and I think the head drawings above,
are a big step for you.
New hands, and a study of hierarchy in drawing.
You're not progressing as fast as you'd like because you keep doing the same thing over and over again; it gets very frustrating and monotonous.
The main problem is that you're using too many approximations in your figure construction. In particular, your figures are dominated by oval constructions. You approximate nearly everything using a oval, and you leave them at that. Fingers do not look like three stacked ovals. The forearm does not look like an oval. Nor does the upper arm look like an oval. There are oval elements (eg flexed bicep), but they should not be the dominating overall shape. You are obsessing over construction methods to the point where you are forgetting your main objective; you are drawing people, not manikins. People are not simple shapes.
Someone on this thread said that the shapes you are using are training wheels, which should be abandoned later. Someone else also said that you should not abandon them, but use them to construct what you are drawing. I sort of agree with both of them: you shouldn't abandon them; you should keep them in mind. However, they should be a mental note in your head, not stringent guidelines that dictate the actions of your hands. You shouldn't be constrained by your construction methods. They should be assisting you, not commanding you.
Also, your oval construction method is making you lose a lot of subtle information and gain a lot of extra baggage. If you use one big shape, you will miss all the dips and curves. If you use too many shapes, your drawing becomes a chore and looks cluttered. You need a healthy balance of using shapes and just-going-with-the-flow (which you can get better at by studying images, not copying!). I've attached some images to clarify what I'm saying.
To Fishysmell: Thanks for specifying on what I'm doing wrong, and a few of your examples were helpful.
I see you've started doing some actual anatomy and structural drawings, that's great.
There's a few reaccuring problems you do. A lot of the time you make your figures extremely broad shouldered. Usually, people aren't more than one or one and a half head wide. Women are far more narrower than men too. It's interesting though, I did that exact same thing when I was new to anatomy. It might be because it's easier to exaggerate it.. but try not to.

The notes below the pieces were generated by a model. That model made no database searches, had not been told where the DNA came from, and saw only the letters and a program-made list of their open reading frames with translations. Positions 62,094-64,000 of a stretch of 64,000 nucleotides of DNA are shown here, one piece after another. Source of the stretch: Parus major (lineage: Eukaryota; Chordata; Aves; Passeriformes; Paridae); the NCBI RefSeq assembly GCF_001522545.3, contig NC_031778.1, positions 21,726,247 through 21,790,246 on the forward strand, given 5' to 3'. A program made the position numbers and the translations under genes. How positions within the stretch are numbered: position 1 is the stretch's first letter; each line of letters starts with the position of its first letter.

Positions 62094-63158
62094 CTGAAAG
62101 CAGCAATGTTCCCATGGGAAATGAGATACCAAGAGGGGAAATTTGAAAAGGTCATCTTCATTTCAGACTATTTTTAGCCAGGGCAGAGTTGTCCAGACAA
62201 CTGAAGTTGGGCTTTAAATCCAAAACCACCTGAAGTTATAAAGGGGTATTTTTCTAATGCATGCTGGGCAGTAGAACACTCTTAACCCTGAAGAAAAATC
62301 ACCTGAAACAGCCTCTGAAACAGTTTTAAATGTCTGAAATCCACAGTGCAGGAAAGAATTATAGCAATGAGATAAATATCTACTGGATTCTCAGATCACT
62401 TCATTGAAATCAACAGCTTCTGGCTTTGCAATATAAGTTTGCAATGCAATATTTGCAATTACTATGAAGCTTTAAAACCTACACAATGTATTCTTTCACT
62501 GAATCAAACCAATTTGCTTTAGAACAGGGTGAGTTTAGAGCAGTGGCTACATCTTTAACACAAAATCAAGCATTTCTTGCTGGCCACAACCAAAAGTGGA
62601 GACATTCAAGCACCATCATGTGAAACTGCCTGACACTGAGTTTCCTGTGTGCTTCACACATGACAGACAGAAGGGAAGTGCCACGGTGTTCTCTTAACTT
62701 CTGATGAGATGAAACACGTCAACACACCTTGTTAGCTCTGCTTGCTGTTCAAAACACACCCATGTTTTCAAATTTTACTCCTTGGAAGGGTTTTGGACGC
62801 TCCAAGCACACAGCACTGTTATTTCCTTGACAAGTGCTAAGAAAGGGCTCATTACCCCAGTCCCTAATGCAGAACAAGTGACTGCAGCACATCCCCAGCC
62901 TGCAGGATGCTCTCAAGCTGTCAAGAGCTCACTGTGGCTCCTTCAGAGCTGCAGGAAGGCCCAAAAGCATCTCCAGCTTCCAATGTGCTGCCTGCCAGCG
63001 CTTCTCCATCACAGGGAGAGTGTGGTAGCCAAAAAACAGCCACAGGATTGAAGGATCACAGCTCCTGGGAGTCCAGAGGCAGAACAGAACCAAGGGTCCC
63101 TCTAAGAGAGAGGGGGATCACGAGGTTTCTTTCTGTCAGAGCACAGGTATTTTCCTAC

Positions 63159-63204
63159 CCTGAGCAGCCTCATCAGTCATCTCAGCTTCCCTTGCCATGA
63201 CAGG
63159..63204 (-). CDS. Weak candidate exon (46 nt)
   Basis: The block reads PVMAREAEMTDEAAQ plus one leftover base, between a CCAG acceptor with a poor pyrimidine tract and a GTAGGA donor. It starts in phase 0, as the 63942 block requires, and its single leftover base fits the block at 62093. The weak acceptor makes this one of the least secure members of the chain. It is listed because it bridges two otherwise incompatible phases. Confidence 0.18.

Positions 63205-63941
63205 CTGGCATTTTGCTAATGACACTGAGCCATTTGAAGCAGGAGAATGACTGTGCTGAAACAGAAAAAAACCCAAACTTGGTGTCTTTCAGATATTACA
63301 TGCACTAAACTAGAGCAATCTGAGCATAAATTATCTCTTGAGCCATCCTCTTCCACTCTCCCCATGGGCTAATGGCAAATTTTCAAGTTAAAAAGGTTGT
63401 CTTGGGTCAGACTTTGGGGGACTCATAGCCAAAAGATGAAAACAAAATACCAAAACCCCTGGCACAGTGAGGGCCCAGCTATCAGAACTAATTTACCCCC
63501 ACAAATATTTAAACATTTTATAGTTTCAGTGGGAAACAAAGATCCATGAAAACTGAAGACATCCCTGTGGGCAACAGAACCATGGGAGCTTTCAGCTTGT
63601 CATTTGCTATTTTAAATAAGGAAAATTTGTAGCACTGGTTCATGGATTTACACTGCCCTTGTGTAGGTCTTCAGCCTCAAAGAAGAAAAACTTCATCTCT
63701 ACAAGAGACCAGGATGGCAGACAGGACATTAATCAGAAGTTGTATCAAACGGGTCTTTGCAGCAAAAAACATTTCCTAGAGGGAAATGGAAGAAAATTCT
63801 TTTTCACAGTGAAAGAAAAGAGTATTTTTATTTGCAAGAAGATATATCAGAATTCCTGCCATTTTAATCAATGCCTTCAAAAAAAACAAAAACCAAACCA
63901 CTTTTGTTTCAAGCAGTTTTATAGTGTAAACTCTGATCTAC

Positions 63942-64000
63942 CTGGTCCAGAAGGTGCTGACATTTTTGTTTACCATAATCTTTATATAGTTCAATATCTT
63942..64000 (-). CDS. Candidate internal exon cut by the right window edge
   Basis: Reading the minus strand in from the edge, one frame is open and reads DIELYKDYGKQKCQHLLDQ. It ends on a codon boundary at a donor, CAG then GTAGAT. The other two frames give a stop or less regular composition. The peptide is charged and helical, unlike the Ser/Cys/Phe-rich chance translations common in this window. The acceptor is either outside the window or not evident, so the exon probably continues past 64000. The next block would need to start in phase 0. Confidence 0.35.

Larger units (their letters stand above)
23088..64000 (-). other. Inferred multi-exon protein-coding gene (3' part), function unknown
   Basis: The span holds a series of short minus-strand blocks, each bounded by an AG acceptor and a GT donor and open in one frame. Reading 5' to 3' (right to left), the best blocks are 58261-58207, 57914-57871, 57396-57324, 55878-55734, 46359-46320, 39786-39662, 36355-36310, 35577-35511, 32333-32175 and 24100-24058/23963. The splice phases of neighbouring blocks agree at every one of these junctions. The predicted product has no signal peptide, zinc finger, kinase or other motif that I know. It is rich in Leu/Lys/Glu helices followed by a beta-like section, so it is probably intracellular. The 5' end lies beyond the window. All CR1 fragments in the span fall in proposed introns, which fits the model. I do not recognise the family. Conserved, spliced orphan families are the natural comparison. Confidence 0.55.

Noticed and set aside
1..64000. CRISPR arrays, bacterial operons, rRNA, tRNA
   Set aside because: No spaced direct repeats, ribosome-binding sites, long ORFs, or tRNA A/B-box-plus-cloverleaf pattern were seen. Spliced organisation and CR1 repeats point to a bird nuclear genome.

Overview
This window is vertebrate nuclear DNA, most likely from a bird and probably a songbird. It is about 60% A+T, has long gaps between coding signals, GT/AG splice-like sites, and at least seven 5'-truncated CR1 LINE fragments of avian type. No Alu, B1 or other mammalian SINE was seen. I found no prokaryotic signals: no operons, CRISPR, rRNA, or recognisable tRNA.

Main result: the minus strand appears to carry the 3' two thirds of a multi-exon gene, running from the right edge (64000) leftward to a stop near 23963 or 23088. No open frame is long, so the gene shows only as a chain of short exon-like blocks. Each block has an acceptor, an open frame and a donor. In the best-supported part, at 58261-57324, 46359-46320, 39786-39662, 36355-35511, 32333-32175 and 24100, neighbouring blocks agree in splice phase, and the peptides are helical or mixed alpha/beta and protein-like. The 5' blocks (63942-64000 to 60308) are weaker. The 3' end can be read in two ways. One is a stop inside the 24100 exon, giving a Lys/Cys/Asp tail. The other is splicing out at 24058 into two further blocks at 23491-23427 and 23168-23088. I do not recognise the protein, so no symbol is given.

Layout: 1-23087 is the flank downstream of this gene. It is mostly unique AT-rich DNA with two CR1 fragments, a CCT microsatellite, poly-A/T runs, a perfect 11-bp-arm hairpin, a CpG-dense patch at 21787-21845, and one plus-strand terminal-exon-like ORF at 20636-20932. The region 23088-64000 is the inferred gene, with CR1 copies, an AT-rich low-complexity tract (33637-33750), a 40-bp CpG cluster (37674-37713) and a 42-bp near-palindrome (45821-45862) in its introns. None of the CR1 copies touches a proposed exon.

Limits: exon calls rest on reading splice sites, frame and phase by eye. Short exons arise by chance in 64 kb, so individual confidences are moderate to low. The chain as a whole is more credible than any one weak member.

By the looks of it, I can see that you're doing some studies from Andrew Loomis books. It's great that you draw from them but read into it too. The text is as valuable as the pictures.
Also, to repeat myself: less ball people, more structure!! The ball stuff are just indication of forms, very simplified too. If you're going to use that, apply the musculature afterwards. Those balls are no more than guidelines, they aren't exact. Also, the main purpose of them are to indicate proportion but I can see that they aren't doing it's job. That's why I told you to read the books you study too. Learn the landmarks on the body. Eventually, you'll find your own landmarks and points of measurements.
I know it's a difficult time, it's pure agony at this stage. Just power through it, once that boulder starts rolling it'll feel better... For a while :P
Just keep the hard work up, keep attacking things and don't let your lazyness stay in the way of your improvement. When you feel like you've done enough anatomy for the day, stop yourself for a second and tell yourself to do at least a few more.
edit: also, remember to do some drawings that are fun for you to do. At very least, do one sketchbook page a day. Just so your creative side won't suffer from all the training. When you do draw, just remember what you learned during the day.
To Conny: Thanks for the clarification, and as a reward...
I agree with Conny. Take those figures that extra step forward. Don't forget to measure with your eyes too.
Also, try to keep your creative side flowing - I find my creative side has suffered because I want to keep my ideas original, yet so many designs of armor, creatures and weapons already exist. Difficult to sometimes make something your own. Just have to keep trying.
To HitnRun: Good point, I'll try to take that into consideration.